Is digital the silver bullet that will deliver the Care Act?

Is digital the silver bullet that will deliver the Care Act?

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This evening I spoke at panel debate organised by DCLG Local Digital Campaign.  This is my five minute pitch against the motion: Digital is the silver bullet that will deliver the Care Act Requirements:

Tonight ladies and gentleman, I suggest to you, that rather than a silver bullet – if we’re not careful digital might actually turn out to be the red herring of the Care Act.

In the next five minutes I will make the case against technological determinism and I will make the case for a sharpening of our critical faculties when considering the role of digital in our lives – a case for digital circumspection – people first, tech second.

So what’s our vision of a digital future? We conquer obesity, depression, global warming? We have engaged digital citizens? Crime is wiped out by smart streets? We recycle with smart bins. Throughout the ages we’ve always dreamed technology would solve world problems – in reality if it solves one then if often creates at least one other.

Now I’d like to tell you a story based on my daughter’s best friend. She lives on a council estate with four younger siblings. Her refugee mum stays at home and looks after the children. Her dad works in a factory on minimum wage. They don’t have a car. They shop at Londis because it’s at the end of their street. The local take away is where they go for a treat. I reckon the nearest shop selling fresh fruit and veg is at least an hour round trip on foot with the kids in tow and no easy bus routes.

Imagine her mum develops diabetes, depression, or even both. Digital could be an enabler – internet shopping or food sharing social networks. Or digital could be a red herring – a wearable device to measure her daily activity.

Her problem is a social one – based on poverty and proximity of affordable fresh food – not her daily step count. Reaching for the digital silver bullet fetishes tech and is in danger of leading us to the wrong solution. Even worse, it might render invisible the very real social problems that this mum faces.

Morozov* calls this reductionist approach ‘solutionsim’ which he defines as ‘an unhealthy preoccupation with sexy, monumental and narrow minded solutions that seduce us into thinking that we can easily resolve complex and contentious social issues’.

Digital exists in a social, political and cultural context. We need to be circumspect about promises of cheap quick fixes. We need leadership that focuses on people first, tech second.

When I last went to Clarks to buy my children’s shoes the shop assistant produced an iPad app to measure their feet. The children were beyond excited but it took half an hour of technical blips for it to work. I couldn’t help but wonder what this added beyond novelty and wasn’t the traditional technology far superior? A gadget looking for a problem to solve? Now this is fine if it gives novelty value to Clark’s customers. But what about when this logic is applied to important social problems? And there are tens of thousands of health and wellbeing apps out there and lots of companies trying to monetise them.

My last point about digital is one of commodification. If digital is a silver bullet, then it is at the largess of Silicon Valley. When we use digital tools or social networking sites, as goodness knows I do, we treat them a bit like public services. But our transactions do not equate to paying our taxes for clean roads or bin collections.  It is easy to forget we are in commercial spaces. We are the product. Our data is the product. We are being commodified.  We are engaging in commercial transactions we don’t really understand and which are deliberately obfuscated. And there is market failure –some of the top user rated digital tools have the poorest evidence of efficacy.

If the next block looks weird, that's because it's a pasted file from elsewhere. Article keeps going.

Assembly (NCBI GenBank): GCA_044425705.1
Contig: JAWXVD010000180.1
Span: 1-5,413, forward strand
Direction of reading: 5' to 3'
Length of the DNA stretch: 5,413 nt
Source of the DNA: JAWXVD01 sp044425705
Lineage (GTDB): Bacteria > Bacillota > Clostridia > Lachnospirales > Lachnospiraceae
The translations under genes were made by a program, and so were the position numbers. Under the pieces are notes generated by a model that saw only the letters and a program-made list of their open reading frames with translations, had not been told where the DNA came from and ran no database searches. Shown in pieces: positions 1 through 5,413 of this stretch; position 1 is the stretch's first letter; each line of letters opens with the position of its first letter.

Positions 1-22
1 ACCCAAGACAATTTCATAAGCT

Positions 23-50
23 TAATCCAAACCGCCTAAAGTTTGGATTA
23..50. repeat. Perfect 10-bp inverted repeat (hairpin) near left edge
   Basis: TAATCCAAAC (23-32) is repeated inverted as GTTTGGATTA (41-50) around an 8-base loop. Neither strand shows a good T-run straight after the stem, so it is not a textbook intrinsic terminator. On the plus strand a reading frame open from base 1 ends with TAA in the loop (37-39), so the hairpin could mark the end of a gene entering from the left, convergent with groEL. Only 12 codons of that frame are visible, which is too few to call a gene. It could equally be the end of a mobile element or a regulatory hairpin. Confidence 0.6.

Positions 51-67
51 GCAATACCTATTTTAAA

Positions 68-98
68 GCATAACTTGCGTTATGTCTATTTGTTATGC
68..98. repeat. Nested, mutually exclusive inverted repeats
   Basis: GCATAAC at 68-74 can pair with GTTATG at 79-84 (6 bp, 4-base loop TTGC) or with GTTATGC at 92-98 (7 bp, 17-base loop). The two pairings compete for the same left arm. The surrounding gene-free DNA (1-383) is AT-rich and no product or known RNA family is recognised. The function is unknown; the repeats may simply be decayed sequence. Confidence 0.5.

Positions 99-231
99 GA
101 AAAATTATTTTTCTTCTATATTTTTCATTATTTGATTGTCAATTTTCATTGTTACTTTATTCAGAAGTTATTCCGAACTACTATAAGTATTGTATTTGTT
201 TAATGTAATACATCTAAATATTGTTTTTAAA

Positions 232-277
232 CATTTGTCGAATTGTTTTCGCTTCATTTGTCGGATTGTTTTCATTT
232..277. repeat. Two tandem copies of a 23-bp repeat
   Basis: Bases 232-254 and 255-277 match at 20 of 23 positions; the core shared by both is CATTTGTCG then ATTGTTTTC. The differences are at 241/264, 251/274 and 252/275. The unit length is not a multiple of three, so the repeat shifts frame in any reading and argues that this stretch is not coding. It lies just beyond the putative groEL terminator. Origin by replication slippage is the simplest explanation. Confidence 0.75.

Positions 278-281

So my plea to you this evening, ladies and gentleman, is to embrace the affordances of digital, but to do so with your critical faculties’ in-tact. Make digital circumspection your mantra.  Engage with technology mindfully and intelligently and make sure it solves the right problems rather than masking them. Make digital an enabler. Don’t be fooled into thinking it (or anything else for that matter) is a silver bullet.

Thank you.

*Evgeny Morozov To Save Everything Click Here (Allen Lane, 2013)

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  1. I agree entirely about technology needing to work 1st time and to sympathetically dove tail into the preferred manual operational procedure. We have been supplying our “iForm Pro” tablet solution into the domiciliary care market for some two years with hugely successful outcomes. Namely hand written forms that generate a re-usable (and more importantly 100% accurate) data record.

    Some people may yawn at this comment, but the relatives of those receiving domiciliary care which IS supported by iForm Pro don’t.

    These people have gone from being poorly informed about their loved ones health via a site visit to having real-time access to a full up to the minute care record from any location.

    Technology can be an absolute god send when families of an ill relative are geographically distributed. Also, when coupled to tools like face time, technology can be the ultimate way in which the spirits of a patient can be raised via a single video call.

  2. I hope you won the debate. It’s a lovely and inspiring piece – yes, always people first. We should always be asking with any social, health, or technological intervention (or anytime we get involved with someone’s life in any way), what’s really going on here, and what’s improving, from the point of view of the person themselves. Terry

    • Thank you for your kind comments Terry and appreciate your feedback 🙂


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